Pretty Pictures and Million-Dollar Fakes

Memories and Images:The World of Donald Vogel by Donald Stanley Vogel

296 pages, $39.95.

Our pride is more offended by attacks on our tastes than on our opinions.

— La Rochefoucauld, Maxims

The pride of many Dallasites is likely to feel chafed-if not downright flayed-by Donald Vogel’s new memoir, an engaging, often brazen account of art adventures in Big D during the last 60 years. A lifelong painter, Vogel was also Dallas’s pioneering fine art dealer, opening in 1954 Valley House Gallery, which remains in business today. He saw the city develop from an artistic backwater into a far more culturally diverse and sophisticated place, now with several museums and some 40 galleries. Having not just witnessed but in many instances carved these changes out by hand, Vogel unflinchingly records in Memories and Images a host of flops, follies, and artistic triumphs along the way.

Soon after his arrival in the early 1940s, fresh from the Chicago Art Institute, Vogel met with creeping dismay: “I began to believe Dallas had a department store culture,” he writes. “Neiman Marcus, one of the greatest stores in the country, seemed to be dictating taste. The Neiman’s label became a status symbol, and citizens wore it as their badge of success. Too many people came to believe they could buy taste and need not try to develop it.” These are fighting words, and Vogel through the years never shied from confrontation; in fact, his many scrapes with the smug first families and bullying oilmen of Dallas bring suspense and comedy to what might otherwise have been rather mundane recollections of a regional art scene.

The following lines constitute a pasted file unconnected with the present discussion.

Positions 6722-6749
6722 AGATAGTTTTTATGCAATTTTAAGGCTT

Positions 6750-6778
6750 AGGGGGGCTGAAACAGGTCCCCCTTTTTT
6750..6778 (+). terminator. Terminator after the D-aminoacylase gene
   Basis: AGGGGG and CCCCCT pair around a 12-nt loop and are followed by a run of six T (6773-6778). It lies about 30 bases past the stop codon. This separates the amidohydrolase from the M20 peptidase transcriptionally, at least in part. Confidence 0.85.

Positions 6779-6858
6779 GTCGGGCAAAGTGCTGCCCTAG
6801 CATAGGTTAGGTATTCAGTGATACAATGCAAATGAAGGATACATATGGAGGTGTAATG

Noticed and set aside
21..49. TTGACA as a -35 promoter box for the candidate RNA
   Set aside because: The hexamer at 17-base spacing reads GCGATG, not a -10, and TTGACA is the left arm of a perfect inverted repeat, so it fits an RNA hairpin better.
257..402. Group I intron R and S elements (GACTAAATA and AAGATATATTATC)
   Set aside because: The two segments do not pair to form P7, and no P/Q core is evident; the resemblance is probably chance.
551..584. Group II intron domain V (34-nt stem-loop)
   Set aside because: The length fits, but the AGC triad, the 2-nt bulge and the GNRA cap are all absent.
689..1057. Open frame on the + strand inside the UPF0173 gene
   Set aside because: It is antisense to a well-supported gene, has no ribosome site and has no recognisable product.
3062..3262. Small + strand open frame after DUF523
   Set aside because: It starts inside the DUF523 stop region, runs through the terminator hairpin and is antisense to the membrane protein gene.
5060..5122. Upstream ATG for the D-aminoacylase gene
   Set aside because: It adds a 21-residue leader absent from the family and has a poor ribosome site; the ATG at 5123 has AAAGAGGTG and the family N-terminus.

Vogel portrays himself as the pugnacious maverick, a tough little David who keeps flinging his artistic standards into the face of Dallas’s lumbering giants. Stories from his youth show that he developed this attitude the hard way. Tossed out first by his own parents, then, because he could no longer afford tuition, by the art school dean, Vogel came to town owning nothing but a determination to keep painting and confidence in his own taste. He became the custodian and set designer for the Dallas Little Theater and fell in with an energetic group of Fort Worth artists, whose camaraderie sustained him.

Wriggling his way into the nascent visual art scene of Dallas, then little more than a few frame shops, painting clubs for wealthy hobbyists and one slumbering museum, Vogel began mounting shows of contemporary art wherever there was bare wall space. In five years he had developed a reputation as “the most modern painter in Dallas.” Thus he was described by Betty McLean. A woman of means and influence, she befriended Vogel and in 1950 dropped her plans to open a beauty salon to become his partner in Dallas’s first contemporary art business, Betty McLean Gallery. With characteristic boldness, Vogel organized the first show in conjunction with the venerable Knoedler Gallery of New York, bringing to Dallas a group of works by Chagall, Winslow Homer, Cassatt, Renoir, Matisse, and a half dozen more modern masters; $6,000 would have picked up a large Monet. “It all seems ridiculous now,” Vogel writes. “We failed to sell any of them; people complained that the prices were unreasonable.”

Into a milieu then blind to much beyond Remington’s bronze bronc riders, Vogel and his first wife Peggy pressed on. When Betty McLean left the gallery business, they created Valley House in a more bucolic setting north of the city, interchanging shows of their favorite regional artists with works by nationally and internationally known painters and sculptors. The Vogels managed a number of world-class shows through their contacts with some of the top dealers in New York and abroad. Among them was Robert de Bolli of Paris, who represented the estate of famed Ambrose Vollard, with its trove of Impressionist and post-Impressionist works. The Vogels also brought Texas naive painter Clara MacDonald Williamson to public attention, introducing her work to the Museum of Modern Art in New York and arranging a retrospective exhibition at the Amon Carter Museum in 1966.